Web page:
Why Manchester is the new creative epicentre of neo-soul and hip-hop
"I'm influenced by the environment around me, and the voices in my head," says Valerie Teicher, aka Brooklyn-based musician Tei Shi. For an artist who's bounced around the Americas most of her life, it would be hard to find any other inspiration to Tei Shi's music. I'm chatting with Valerie via email, a few days after she played four sets at New York's CMJ festival. "CMJ was really fun this year. The last two shows had pretty packed audiences, which was great!" Not even a bout of illness could prevent Tei Shi from giving her all for what seems to be a homecoming – New York, the place that's nurturing Valerie Teicher into her pop trajectory.
Tei Shi first appeared in the summer of last year with her 'Saudade' EP, featuring the wondrously affected M&Ms and the slinky Nevermind The End. Valerie described the project as "mermaid music" in the track notes, manifested in the crystalline, clear production. Valerie's answers are very informative and direct; you get the sense she is putting her life to paper as well as music – the complete opposite of the elusive and tricky title that her debut EP suggests. 'Saudade' has no direct translation into English – rather, it's a Portuguese term that describes "a deep emotional state of nostalgic or profound melancholic longing for an absent something or someone that one loves". Well-rounded, simple, yet sophisticated, Tei Shi's debut was quickly tagged under the 'alt R&B' umbrella – something that Teicher was uncomfortable with. So was this an attempt not to be defined? "The word [saudade] was meaningful to the project on many levels," Teicher explains, "One of them was definitely the fact that the nature of the word reflected what I sought within the music."
'Saudade' targets very raw emotions, ones that could possibly be linked to how Tei Shi explores the sense of belonging to a particular place. Now based in Brooklyn, Valerie was born in Argentina and raised in Colombia, before emigrating to Canada when she was eight years old. The influence on her music, she says, resulted in "adapting to such drastically different and eclectic environments… the nature of being kind of transient has led to the emotions that have poured through in my writing."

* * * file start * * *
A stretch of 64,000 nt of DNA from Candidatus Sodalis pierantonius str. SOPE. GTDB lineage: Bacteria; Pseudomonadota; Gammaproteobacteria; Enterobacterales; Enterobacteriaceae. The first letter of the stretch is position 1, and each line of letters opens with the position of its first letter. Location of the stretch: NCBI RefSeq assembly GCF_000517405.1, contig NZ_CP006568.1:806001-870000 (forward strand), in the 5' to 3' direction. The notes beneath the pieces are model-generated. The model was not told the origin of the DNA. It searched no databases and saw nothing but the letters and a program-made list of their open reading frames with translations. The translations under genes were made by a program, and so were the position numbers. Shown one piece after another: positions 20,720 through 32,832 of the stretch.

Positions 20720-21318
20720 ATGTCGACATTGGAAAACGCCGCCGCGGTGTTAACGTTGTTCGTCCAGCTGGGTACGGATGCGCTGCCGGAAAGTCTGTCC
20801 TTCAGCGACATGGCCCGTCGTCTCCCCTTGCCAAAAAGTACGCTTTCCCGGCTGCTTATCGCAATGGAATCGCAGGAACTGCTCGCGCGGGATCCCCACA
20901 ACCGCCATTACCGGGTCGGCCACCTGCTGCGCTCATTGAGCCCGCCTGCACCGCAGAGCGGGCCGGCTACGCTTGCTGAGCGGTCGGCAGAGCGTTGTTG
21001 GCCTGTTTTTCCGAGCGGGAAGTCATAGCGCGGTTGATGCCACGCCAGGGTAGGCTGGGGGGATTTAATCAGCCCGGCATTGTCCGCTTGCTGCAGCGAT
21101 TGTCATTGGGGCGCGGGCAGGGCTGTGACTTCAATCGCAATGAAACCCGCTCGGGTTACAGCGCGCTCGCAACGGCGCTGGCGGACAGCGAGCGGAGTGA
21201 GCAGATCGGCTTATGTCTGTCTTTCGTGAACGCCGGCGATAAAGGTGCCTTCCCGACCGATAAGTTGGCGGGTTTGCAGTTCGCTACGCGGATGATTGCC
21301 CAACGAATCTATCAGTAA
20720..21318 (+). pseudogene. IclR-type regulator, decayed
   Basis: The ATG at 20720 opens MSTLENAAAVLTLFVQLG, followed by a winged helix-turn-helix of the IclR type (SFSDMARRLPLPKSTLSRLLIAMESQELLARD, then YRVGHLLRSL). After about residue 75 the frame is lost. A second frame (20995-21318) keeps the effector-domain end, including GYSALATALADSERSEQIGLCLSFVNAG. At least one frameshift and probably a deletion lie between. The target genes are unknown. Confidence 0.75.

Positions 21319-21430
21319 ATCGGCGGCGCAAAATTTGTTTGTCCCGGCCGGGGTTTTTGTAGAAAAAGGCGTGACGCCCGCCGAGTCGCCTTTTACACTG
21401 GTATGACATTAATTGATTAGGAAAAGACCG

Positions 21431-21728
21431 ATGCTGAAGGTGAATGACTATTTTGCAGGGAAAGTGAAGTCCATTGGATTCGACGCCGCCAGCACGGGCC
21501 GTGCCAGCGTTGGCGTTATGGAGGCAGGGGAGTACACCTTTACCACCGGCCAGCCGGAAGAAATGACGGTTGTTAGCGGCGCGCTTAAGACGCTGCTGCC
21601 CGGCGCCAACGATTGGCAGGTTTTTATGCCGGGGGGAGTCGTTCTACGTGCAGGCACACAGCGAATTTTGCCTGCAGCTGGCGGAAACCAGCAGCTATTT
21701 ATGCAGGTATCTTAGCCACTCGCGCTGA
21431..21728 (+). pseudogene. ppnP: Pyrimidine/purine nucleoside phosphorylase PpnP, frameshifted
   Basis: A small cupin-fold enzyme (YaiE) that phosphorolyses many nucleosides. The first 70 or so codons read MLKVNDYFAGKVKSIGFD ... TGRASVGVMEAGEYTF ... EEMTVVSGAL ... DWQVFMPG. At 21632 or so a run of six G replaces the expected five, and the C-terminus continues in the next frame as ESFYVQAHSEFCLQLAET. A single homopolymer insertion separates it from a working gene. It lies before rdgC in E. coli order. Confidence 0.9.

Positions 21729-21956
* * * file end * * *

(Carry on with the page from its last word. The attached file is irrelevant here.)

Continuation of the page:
The previous release was a result of three years studying in Boston, whereas new track Bassically marks a change that represents that Tei Shi is very much in the moment, both personally and artistically. It's a preview of a second Tei Shi EP, building towards a potential album release in 2015. "Bassically is one side of the area that the new material is exploring. If this EP that I'm working on is a hexagon, Bassically is one side of it. All sides are pretty different, but there is an overall cohesiveness in its direction, I would say."
As for what direction that is, Bassically brims with a propulsive, rhythmic energy, whereas 'Saudade' "was probably meant to make you wallow a bit." With that said, its very formula rests in the same catharsis that 'Saudade' does, except that Bassically showcases the full abilities of an artist who has the potential to lure you into the unknown. Tei Shi hints that her newest song, See Me, will come with footage of a woman swimming with crocodiles, perpetuating the themes of water – and the dangers that lie beneath. See Me is more akin to her previous work, suggesting that there's always something dark below the light.
Perhaps a hexagon would be the wrong shape to attribute to Tei Shi – her work is more befitting of a circle, one that is completed by her contentment in New York. "I definitely feel as though New York is the place where I've felt the most comfortable – if there is a home for it, its here." A quick look through her Instagram and Facebook accounts show her hanging out with Shy Girls and Mikky Ekko, among others. "I'm just one of the many, many people here doing something creative – it's nice because there is definitely a sense of community and collaboration within the people I know," she says.
The most striking thing gained from chatting with Valerie Teicher is her self-awareness – both this and her honesty are in tandem with her as a person and as an artist. When I ask Valerie more about Bassically, and if she is comfortable interpreting it as a feminist track, she says it's "a kind of anthem for breaking out of any role or mould that you feel pressure to fit into, whether it is within the context of a personal relationship, or in a more general social context." Teicher's desire to break out of defined expectations links back to her first EP's title. Arguably, what gives Tei Shi its poise is the love for what remains of the past, which triggers Teicher's senses and make her feel alive again. When she introduced herself, she described her sound as 'mermaid music', which seems incredibly apt as the music travels through a watery landscape, both ethereal and pure. If Brooklyn is the modern Atlantica, then let Tei Shi be their Ariel.
Double Denim released See Me on November 4th 2014 (buy).